Dear Foursquare: You just don't understand my feelings anymore


When we met, it felt like you really cared about me and my feelings. You used to help me stay better connected to people. Now you only connect me to places in a mindless game.

What was once an interesting and useful relationship has become an irrelevant distraction. I’m taking you off my iPhone’s shortcuts dock for now, but I hope this note might help you change in ways that make you relevant in my life again. I’m going to take a break from our friendship for a while rather than unfriending other people… Continue reading

One Best Business Strategy for Facebook, Twitter, Digg or LinkedIn

In Twitter isn’t the point, Holly Ross of NTEN comments on a study showing that influence and word of mouth are becoming more important than ever to consumer behavior, and more of it is happening online. She goes on:

I think we’re missing the mark, though.  It’s not really about Twitter.  It’s not about Facebook.  It’s not about whatever the next buzzword is.

It’s about friends.

It’s about building real relationships that inspire people to act on your behalf.  That’s the skill we should focus on building. Whether it’s Twitter or Digg or Facebook or LinkedIn, it’s about those relationships.

We have to teach ourselves to operate that way again.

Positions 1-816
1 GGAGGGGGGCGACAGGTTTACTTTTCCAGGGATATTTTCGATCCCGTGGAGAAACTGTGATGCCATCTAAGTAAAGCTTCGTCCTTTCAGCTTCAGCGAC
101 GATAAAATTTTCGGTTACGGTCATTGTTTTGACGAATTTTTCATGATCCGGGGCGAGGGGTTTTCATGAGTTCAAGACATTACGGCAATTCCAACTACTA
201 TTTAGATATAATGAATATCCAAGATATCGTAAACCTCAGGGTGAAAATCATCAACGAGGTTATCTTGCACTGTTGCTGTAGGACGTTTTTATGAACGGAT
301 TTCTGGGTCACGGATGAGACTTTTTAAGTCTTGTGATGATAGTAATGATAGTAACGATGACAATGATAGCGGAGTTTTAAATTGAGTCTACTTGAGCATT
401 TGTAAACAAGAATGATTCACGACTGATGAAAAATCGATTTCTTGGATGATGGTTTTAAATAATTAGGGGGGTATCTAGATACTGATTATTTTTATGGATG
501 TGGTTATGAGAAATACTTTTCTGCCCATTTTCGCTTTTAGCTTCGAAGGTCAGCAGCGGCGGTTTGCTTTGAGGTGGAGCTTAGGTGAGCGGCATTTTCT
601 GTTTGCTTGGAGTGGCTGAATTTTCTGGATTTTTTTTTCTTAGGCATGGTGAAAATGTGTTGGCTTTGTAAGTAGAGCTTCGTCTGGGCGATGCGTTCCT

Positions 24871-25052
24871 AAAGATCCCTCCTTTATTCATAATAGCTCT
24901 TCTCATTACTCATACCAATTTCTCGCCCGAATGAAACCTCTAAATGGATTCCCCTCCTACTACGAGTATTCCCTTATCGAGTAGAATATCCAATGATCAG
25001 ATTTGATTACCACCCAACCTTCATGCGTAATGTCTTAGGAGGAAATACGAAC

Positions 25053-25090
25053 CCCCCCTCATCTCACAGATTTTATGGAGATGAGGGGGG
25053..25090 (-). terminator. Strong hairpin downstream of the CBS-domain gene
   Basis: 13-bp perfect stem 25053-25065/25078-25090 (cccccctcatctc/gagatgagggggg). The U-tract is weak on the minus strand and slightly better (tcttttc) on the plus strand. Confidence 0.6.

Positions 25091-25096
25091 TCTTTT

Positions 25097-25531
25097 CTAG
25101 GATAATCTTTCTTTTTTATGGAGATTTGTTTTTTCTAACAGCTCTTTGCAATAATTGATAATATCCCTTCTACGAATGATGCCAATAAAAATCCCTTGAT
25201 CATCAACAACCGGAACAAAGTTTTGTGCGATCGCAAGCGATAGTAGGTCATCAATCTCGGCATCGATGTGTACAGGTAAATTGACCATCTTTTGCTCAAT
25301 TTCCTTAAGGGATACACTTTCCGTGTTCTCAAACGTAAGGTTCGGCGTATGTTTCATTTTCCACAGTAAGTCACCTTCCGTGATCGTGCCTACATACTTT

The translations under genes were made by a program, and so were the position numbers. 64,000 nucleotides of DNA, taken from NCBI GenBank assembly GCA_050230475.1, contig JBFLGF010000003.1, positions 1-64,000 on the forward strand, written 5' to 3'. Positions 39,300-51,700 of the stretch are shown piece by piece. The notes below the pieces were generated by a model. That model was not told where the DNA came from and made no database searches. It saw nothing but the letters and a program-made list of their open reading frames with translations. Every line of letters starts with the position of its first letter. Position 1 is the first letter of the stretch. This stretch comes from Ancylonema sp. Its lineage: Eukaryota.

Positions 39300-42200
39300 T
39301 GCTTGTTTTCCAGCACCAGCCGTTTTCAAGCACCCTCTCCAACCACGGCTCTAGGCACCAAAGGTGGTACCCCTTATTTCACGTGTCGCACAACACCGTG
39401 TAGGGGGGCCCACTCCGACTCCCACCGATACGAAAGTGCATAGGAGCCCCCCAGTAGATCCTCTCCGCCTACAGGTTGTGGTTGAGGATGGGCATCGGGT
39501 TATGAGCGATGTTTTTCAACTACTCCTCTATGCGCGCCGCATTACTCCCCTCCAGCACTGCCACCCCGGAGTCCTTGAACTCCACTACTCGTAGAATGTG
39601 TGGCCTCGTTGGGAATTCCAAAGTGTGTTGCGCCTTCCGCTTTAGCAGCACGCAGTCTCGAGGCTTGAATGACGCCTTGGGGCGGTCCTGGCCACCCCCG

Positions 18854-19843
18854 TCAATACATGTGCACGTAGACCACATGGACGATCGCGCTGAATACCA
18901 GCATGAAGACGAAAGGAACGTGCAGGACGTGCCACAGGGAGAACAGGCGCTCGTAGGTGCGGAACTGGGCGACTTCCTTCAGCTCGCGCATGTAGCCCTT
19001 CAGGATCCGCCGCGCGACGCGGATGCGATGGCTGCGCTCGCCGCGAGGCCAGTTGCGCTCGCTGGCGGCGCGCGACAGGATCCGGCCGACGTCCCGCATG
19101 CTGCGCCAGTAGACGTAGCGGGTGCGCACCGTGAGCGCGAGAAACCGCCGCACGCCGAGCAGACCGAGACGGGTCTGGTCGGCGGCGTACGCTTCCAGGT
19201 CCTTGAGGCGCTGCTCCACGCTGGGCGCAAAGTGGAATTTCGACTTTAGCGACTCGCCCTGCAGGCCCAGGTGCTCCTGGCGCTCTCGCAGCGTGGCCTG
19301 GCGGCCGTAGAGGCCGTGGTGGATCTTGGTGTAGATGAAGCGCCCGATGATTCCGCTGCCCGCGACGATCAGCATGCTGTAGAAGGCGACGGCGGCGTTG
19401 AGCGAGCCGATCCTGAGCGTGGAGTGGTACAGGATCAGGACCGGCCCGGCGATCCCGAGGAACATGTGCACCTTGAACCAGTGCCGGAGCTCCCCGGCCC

We commonly use phrases like “Facebook Strategy” or “Mobile Strategy,” but we’d never talking about building a house in terms of “Hammer Strategy.”   The technologies are just tools and our language is tricking us.

When we’re wowed by case-studies showing off the power and effectiveness of these tools, we’re really being impressed the underlying strategy, a powerful one that we can all take advantage of.

It’s easy to forget that it has always been one of the best business and marketing strategies to make friends. We do that by focusing on others, on listening to them and meeting their needs. How will your business be making friends and thriving in 2009?

Could Twitter's transcendent clarity trump Facebook?

Like email, IM, and text messaging before it, Twitter is destined to become a common communication tool familiar to all. What might be less clear is the long term fate of particular social networks like Facebook and Linkedin.

How could this make sense? Facebook and Linkedin already have considerable revenues. Twitter has zero. They also have far more users than Twitter. And so on. Some have even said Twitter is not a business.

Yet Twitter has a kind of transcendent clarity.

It’s not that Twitter now tops the list of fastest growing social networks or that Facebook offered to buy Twitter for $500 million.

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